So, it was with some relish that I picked up John Röhl's new biography of Kaiser Wilhelm (the abridged edition, natch, not the 3-volume behemoth).  Röhl - born in the UK to a German father - is a highly-respected academic historian, who has made a career out of damning Kaiser Wilhelm - highlighting his deficient character, his anachronistic political beliefs and the catastrophic results of his 'personal rule'.

It was indeed a toxic mix.  Röhl's Kaiser Wilhelm is an emotionally-stunted buffoon, an arrogant braggart, an almost schizophrenic Anglophobe, desperate for acclamation and viciously vindictive if he didn't get it.  He was a man-out-of-time, a monarch whose authoritarian conviction of his own divine right to rule belonged more to the eighteenth century than the twentieth.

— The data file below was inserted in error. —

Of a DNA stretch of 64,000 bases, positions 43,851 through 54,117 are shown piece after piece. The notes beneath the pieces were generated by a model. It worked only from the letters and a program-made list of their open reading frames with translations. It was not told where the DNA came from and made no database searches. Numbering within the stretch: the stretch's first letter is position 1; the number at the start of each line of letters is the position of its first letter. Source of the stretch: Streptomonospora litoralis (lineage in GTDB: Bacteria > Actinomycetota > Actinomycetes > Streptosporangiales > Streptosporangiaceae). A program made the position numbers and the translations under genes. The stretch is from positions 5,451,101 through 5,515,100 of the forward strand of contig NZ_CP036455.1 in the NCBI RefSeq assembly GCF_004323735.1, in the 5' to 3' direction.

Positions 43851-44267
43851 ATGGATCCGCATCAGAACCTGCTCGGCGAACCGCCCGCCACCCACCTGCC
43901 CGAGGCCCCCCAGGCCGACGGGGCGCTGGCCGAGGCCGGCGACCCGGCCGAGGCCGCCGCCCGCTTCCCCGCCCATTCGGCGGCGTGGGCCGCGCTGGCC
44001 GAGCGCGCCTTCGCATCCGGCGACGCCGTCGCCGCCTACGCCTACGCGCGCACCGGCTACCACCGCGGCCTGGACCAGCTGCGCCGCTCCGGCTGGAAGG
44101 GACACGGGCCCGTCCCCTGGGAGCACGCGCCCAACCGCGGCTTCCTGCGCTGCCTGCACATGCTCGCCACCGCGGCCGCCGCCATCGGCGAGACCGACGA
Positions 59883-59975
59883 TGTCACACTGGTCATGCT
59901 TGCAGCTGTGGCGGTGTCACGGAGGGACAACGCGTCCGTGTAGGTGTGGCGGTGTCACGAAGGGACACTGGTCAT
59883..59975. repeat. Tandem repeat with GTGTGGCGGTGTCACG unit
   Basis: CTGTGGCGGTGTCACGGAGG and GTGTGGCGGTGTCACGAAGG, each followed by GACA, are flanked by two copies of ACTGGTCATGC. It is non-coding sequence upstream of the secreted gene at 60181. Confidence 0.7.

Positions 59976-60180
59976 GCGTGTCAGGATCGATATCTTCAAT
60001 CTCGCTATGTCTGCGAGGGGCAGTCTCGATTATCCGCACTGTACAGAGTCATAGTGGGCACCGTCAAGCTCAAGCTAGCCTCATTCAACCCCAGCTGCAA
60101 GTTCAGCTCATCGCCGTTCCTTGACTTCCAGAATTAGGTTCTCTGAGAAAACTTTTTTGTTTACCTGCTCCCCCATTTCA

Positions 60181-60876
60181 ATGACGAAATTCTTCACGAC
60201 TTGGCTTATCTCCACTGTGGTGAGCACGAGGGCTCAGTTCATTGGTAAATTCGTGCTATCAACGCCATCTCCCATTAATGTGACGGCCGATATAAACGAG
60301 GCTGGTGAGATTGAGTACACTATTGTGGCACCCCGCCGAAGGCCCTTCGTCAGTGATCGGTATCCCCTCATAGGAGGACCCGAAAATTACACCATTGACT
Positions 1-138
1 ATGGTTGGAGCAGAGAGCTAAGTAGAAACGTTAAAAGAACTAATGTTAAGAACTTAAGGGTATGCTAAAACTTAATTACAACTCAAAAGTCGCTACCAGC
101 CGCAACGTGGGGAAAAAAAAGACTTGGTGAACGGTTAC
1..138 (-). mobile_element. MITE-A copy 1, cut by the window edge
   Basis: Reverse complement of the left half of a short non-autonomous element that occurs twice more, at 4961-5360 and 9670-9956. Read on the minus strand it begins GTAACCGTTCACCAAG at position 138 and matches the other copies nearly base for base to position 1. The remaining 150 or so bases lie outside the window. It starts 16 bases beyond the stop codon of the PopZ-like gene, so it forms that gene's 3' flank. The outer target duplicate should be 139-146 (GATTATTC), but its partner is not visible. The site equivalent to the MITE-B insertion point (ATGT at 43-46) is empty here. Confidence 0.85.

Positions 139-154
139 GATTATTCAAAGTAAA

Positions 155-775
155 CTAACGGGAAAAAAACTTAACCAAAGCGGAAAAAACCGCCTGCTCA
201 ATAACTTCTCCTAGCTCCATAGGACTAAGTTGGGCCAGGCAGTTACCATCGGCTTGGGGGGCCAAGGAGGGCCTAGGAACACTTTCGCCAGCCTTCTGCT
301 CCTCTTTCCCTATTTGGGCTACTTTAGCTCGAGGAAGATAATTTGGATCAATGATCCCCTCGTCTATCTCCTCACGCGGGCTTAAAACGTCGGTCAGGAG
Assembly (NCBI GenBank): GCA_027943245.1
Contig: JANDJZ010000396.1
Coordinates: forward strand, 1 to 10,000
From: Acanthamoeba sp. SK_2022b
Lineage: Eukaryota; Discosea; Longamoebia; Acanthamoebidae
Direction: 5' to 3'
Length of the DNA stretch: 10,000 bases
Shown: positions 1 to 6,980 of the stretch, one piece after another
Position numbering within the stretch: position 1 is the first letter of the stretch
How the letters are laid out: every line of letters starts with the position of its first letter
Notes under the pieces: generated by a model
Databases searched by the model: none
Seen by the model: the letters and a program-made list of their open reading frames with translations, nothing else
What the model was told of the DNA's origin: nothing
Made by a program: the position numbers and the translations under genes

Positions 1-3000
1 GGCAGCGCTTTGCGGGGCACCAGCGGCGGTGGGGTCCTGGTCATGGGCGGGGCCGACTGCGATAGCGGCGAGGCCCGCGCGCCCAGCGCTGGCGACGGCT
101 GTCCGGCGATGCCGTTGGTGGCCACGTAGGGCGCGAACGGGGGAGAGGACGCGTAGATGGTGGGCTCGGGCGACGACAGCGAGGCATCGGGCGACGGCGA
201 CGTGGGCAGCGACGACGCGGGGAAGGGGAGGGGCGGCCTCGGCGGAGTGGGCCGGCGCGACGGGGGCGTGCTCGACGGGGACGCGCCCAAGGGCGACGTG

Most crucially, these negative traits would be hideously and catastrophically brought to bear.  Coming to the German throne in 1888, Wilhelm would not allow himself to be a mere figurehead - like his British cousins - he insisted on ruling personally. Successive German Chancellors would merely be his creatures; fawning and obsequious, more medieval courtiers than modern politicians.

The book is richly noted with original sources and full of quotes from Wilhelm and others, so there is no shortage of evidence for Röhl's thesis.  Indeed, never was a man more roundly damned by his own words, it would appear, than Kaiser Wilhelm II.

Of course, any historian has to be alive to the distant sound of an axe being ground, and - as we know - Röhl has spent many a long year seeking to prove Wilhelm's political and personal shortcomings.  What he presents is certainly convincing.  Wilhelm was a catastrophe - surely one of the most disturbed and dysfunctional individuals ever to accede to a modern throne.  The vital point, of course, is whether those shortcomings were permitted to have political and strategic expression - and on this point, too, I find Röhl convincing.